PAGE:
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Age Ageing. 2000 Mar;29(2):111-6.

Is thiamine deficiency in elderly people related to age or co-morbidity?

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Department of Health Care of the Elderly, The Princess Margaret Hospital, Christchurch, New Zealand.



to compare erythrocyte thiamine pyrophosphate concentrations in elderly people with those in healthy younger people; to determine if any differences can be attributed to age or to co-morbidities.


cross-sectional and 3-year longitudinal surveys.


primary care.


100 volunteer blood donors and 222 elderly people from a general practice register.


thiamine pyrophosphate concentrations using high performance liquid chromatography; physical examination, medical and medication history; grip strength, body mass index and plasma albumin.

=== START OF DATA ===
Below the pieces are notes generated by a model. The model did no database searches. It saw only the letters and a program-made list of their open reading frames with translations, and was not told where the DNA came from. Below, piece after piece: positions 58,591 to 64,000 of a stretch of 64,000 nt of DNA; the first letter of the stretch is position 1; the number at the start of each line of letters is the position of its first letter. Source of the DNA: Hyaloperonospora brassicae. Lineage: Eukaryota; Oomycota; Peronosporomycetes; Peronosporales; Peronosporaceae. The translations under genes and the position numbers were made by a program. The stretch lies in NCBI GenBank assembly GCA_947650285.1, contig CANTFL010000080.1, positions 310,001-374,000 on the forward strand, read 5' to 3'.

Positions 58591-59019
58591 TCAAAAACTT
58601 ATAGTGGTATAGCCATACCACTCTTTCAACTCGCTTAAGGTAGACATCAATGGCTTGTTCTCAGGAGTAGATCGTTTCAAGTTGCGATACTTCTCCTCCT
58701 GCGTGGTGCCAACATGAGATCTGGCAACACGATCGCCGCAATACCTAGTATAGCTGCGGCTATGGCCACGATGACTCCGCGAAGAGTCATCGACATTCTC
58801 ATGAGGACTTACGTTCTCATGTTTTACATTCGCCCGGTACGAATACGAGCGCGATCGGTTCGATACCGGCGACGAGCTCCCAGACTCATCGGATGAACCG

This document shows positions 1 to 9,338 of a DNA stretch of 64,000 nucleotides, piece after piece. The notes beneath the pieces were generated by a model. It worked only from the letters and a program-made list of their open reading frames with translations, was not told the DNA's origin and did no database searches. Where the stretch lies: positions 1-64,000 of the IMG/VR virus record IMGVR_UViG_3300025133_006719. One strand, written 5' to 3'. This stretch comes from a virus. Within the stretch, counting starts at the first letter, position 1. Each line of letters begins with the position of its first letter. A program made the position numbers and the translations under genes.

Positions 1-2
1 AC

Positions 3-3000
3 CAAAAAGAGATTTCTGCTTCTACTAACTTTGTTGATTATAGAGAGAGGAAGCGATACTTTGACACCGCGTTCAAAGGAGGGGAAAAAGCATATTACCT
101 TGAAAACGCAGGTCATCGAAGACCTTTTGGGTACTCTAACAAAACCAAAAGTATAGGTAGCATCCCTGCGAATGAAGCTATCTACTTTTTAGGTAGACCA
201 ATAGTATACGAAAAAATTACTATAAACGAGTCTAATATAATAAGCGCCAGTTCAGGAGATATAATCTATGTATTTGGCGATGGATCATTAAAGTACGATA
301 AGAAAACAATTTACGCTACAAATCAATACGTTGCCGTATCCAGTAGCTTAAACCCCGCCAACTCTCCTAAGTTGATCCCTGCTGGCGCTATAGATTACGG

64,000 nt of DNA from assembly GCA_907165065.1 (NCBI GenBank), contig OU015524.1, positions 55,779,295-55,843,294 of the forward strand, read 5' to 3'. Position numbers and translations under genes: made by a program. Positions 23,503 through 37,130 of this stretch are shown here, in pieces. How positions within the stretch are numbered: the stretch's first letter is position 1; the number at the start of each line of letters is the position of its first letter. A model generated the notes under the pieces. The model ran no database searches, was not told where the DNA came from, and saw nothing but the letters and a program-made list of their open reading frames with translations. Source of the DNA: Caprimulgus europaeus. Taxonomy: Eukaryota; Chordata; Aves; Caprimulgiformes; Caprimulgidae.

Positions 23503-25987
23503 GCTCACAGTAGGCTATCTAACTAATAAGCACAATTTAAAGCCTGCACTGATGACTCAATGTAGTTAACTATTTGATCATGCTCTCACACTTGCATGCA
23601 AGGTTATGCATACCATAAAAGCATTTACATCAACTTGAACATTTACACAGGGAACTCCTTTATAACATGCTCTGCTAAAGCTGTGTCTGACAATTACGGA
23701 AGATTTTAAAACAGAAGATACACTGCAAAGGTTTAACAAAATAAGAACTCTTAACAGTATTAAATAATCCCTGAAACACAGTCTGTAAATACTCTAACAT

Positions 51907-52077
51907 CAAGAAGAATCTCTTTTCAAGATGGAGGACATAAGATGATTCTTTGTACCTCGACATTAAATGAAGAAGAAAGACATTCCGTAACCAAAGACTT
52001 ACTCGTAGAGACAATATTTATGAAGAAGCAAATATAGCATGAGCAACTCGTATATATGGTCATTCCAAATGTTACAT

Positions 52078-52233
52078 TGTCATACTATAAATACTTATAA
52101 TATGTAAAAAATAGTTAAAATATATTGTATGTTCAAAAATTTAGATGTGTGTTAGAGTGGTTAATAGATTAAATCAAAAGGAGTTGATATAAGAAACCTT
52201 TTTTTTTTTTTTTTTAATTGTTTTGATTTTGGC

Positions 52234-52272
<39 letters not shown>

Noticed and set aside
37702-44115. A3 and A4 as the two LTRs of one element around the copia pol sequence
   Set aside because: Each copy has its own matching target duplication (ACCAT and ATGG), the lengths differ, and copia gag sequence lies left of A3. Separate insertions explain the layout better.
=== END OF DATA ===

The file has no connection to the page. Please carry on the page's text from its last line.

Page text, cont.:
the mean [95% confidence interval (CI)] thiamine pyrophosphate concentration was 152 nmol/l (147-158) in the elderly group and 224 (213-235) nmol/l in the younger group (P < 0.001). Ninety-six (43.4%) of the elderly subjects had thiamine pyrophosphate concentrations below the fifth percentile of the younger subjects (140 nmol/l). Over 3 years thiamine pyrophosphate concentrations fell in the elderly cohort by 20% (95% CI: 14.5-24.5%; P < 0.01). Thiamine pyrophosphate concentrations in 39 healthy older people were no different from those in elderly people with co-morbidity but were significantly lower than those in the younger people. Elderly people with absent vibration sense in their feet had a lower thiamine pyrophosphate concentration than the rest of the group [129 (117-142)nmol/l compared with 156 (150-162)nmol/l; P < 0.01)]. Thiamine pyrophosphate concentrations were not related to prevalent diseases, common medications, body mass index, grip strength or plasma albumin.


lower thiamine pyrophosphate concentrations in elderly people appear to be related more to age itself than to co-existent illnesses.

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